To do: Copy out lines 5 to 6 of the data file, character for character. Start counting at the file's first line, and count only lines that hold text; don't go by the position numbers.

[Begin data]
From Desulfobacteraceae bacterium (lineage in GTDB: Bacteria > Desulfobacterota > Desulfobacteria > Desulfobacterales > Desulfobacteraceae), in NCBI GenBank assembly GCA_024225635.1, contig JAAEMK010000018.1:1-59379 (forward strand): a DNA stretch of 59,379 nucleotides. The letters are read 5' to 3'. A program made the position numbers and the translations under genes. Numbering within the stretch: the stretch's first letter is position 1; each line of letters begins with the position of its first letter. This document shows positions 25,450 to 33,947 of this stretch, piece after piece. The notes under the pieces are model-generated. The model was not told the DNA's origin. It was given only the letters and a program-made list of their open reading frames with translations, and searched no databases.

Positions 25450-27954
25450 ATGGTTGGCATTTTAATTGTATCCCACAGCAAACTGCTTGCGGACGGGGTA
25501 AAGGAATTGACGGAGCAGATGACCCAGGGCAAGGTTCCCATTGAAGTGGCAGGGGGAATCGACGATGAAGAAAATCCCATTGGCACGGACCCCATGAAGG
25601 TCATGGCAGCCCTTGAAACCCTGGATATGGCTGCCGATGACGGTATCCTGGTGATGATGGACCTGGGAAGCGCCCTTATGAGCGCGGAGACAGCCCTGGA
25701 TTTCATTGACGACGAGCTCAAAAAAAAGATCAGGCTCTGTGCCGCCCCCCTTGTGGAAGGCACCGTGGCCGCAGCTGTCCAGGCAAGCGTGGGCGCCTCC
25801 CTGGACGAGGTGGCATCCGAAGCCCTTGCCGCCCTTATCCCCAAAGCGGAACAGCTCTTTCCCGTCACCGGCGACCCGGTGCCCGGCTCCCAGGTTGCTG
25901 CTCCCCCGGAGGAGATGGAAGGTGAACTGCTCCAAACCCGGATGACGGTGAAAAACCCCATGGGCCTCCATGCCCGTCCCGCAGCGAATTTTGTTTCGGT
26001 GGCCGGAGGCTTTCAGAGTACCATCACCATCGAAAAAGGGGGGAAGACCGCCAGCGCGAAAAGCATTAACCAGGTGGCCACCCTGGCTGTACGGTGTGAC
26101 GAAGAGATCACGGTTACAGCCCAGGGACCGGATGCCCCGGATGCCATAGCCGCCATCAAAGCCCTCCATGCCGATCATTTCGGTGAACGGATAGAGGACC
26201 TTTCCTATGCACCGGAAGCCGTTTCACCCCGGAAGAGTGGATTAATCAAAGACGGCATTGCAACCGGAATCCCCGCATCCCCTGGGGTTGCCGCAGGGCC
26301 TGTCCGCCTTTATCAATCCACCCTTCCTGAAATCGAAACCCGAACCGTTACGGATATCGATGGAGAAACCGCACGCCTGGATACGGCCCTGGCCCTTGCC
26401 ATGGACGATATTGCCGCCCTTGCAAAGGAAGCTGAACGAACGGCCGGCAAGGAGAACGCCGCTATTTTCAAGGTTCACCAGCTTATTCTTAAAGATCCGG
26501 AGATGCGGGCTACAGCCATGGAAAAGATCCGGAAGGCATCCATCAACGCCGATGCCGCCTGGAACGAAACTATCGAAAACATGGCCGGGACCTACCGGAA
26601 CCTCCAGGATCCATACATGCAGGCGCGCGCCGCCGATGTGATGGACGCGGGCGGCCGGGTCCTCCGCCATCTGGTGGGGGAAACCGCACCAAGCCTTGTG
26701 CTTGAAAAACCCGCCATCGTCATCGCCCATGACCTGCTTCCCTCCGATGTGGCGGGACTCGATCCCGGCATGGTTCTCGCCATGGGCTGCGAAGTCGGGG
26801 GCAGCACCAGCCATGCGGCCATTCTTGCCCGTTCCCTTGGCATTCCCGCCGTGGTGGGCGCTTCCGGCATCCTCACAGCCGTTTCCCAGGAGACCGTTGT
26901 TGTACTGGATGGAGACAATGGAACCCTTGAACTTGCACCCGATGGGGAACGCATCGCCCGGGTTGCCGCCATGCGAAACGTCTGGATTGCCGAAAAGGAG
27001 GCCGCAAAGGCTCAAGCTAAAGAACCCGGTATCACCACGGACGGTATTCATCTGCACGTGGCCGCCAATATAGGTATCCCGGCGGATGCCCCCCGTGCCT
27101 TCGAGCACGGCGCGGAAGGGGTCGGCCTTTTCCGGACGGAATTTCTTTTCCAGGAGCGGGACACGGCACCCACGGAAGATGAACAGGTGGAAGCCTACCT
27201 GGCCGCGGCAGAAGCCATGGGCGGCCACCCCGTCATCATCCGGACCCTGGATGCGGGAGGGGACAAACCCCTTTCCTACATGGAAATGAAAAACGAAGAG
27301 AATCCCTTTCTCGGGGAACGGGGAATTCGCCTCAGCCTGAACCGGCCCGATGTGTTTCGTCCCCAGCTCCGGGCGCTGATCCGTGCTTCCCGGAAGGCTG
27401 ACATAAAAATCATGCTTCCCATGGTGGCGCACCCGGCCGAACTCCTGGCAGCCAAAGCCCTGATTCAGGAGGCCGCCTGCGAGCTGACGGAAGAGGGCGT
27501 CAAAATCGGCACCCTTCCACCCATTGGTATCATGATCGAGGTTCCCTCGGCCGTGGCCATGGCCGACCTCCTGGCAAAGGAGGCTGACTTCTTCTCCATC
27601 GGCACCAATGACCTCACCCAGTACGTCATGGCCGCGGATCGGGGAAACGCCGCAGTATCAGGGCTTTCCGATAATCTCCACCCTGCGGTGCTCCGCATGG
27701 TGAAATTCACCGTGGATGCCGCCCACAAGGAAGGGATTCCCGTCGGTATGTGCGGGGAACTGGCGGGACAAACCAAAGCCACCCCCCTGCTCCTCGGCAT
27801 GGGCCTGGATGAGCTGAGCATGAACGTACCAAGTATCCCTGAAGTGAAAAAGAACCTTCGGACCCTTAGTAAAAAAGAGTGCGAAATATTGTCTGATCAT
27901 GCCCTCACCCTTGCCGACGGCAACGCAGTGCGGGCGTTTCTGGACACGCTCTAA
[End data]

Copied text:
25601 TCATGGCAGCCCTTGAAACCCTGGATATGGCTGCCGATGACGGTATCCTGGTGATGATGGACCTGGGAAGCGCCCTTATGAGCGCGGAGACAGCCCTGGA
25701 TTTCATTGACGACGAGCTCAAAAAAAAGATCAGGCTCTGTGCCGCCCCCCTTGTGGAAGGCACCGTGGCCGCAGCTGTCCAGGCAAGCGTGGGCGCCTCC